KU will face the Minnesota Golden Gophers in the 2008 Insight Bowl at Sun Devil Stadium in Tempe, Ariz.
Tempe, Ariz. In the aftermath of the Kansas University football team’s historic 42-21 Insight Bowl victory over Minnesota — which long will be remembered as the day Jayhawks quarterback Todd Reesing and receiver Dezmon Briscoe essentially were unstoppable — the two players made their way to a news conference at Sun Devil Stadium, where dozens of reporters wanted to know how, exactly, they had managed to do what they had just done.
Reesing, ever the leader, stepped up and provided this detailed breakdown of the Jayhawks’ offensive plan.
“Here’s what happened,” said Reesing, leaning forward in his seat for emphasis. “They call a play, and Briscoe gets open. If I can throw it to him, then it works out. And it seems to have worked out a whole lot of times.”
Fourteen times, to be exact.
In the kind of performance that is becoming commonplace for the sophomore from Dallas, Briscoe shattered the Insight Bowl record for receptions with 14 and finished with 201 yards and three touchdowns to earn offensive-player-of-the-game honors.
From the opening play, a 60-yard touchdown reception from Reesing, Briscoe stood out for a Kansas offense that did the high-octane Big 12 Conference proud, piling up 446 yards of total offense and proving, at least for one night, that the conference is home to the nation’s most potent offensive attacks.
Said a dejected Minnesota coach Tim Brewster: “(They’re) as good an offensive football team as we’ve seen all year.”
Kansas, which earned its 20th victory in the past two seasons and will go down in history as the first Jayhawks team to play in — and win — consecutive bowls, did a little bit of everything Wednesday, throwing for five touchdowns, rushing for another and pulling off a wide-receiver-pass play in which Kerry Meier, who was unseated by Reesing as the team’s quarterback prior to the 2007 season, tossed his first touchdown of the ’08 season.
“I will put it to you like this,” KU coach Mark Mangino said, “no defensive coordinator is rubbing their hands together saying, ‘I can’t wait to play against (the Kansas) offense and Todd Reesing.’ There is nobody doing that.”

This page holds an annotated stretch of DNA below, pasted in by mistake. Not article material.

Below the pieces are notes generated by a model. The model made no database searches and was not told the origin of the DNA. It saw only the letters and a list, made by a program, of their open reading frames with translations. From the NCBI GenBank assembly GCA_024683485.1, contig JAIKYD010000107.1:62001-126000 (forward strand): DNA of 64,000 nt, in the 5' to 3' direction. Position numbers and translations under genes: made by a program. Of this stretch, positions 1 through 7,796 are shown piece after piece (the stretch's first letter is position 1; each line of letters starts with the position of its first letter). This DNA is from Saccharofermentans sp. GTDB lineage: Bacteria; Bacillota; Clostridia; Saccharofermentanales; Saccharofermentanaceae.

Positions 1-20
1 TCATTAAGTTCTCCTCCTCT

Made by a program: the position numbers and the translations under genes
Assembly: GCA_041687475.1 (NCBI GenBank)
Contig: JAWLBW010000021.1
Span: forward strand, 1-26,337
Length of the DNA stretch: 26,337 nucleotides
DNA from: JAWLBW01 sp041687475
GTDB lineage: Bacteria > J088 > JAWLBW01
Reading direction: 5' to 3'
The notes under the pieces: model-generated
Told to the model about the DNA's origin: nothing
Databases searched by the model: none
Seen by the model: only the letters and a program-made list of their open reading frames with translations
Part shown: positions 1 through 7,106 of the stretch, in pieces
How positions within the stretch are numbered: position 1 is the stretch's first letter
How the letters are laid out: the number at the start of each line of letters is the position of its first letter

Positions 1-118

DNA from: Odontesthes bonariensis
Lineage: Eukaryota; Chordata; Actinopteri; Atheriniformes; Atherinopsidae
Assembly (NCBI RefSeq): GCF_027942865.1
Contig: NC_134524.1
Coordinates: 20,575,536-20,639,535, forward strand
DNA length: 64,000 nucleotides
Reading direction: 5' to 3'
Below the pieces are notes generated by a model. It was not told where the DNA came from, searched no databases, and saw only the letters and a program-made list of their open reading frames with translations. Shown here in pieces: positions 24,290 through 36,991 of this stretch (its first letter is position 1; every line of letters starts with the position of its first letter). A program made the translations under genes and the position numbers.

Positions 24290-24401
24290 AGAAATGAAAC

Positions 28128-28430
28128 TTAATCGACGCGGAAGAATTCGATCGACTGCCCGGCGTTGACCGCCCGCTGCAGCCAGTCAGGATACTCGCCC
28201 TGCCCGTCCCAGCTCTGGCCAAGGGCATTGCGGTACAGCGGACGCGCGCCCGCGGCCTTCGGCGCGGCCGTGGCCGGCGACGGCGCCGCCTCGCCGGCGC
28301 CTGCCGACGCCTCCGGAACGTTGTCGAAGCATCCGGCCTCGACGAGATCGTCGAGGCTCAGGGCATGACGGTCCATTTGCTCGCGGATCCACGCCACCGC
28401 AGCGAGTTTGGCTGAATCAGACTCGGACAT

The defense wasn’t too shabby, either. Despite facing an offensive set the Gophers hadn’t run all season — in which quarterback Adam Weber took many snaps under center and the team appeared focused on power running — Kansas played one of its most complete games of the season.
After giving up 45 rushing yards in the first quarter, the Jayhawks, sparked by superb play from their senior linebacking corps, regrouped to hold Minnesota to just 80 for the game.
“We talked for a couple weeks here that we were going to get some surprises,” said Mangino, who improved to 3-1 in bowl games as coach at Kansas. “We knew that. We just had to keep cool and calm and keep our poise and do what we had to do.”
In case their own efforts weren’t enough, however, the Jayhawks got plenty of help from the Gophers, who finished with seven penalties — many of the untimely variety.
In the first half alone, the Gophers were flagged for roughing the passer, a late hit and a controversial one-yard pass-interference penalty that kept a Kansas drive alive and paved the way for Reesing’s six-yard touchdown pass to Briscoe three plays later.
The Gophers made a small run late, managing to shrink their deficit to 35-21 early in the fourth quarter after UM receiver Eric Decker caught a six-yard touchdown pass from Weber. But after Minnesota tight end Nick Tow-Arnett’s hauled in what appeared to be a 36-yard reception to move UM into Kansas territory on the Gophers’ next drive, the play was called back because of an illegal-formation penalty, and the team’s momentum dwindled.
With the exception of the linebackers, the Jayhawks return nearly every impact player next season, including the three — Reesing, Briscoe and Meier — who had the biggest impact in Wednesday’s victory.
And in the moments following the game, as players gathered on the field to accept their trophy, talk couldn’t help but drift toward next season and the promise it holds.
“I’m not really thinking about that right now,” Mangino said. “But I can say with a great deal of confidence that, (if we) stay healthy and stay on track, we have a chance to be a very good football team next year.”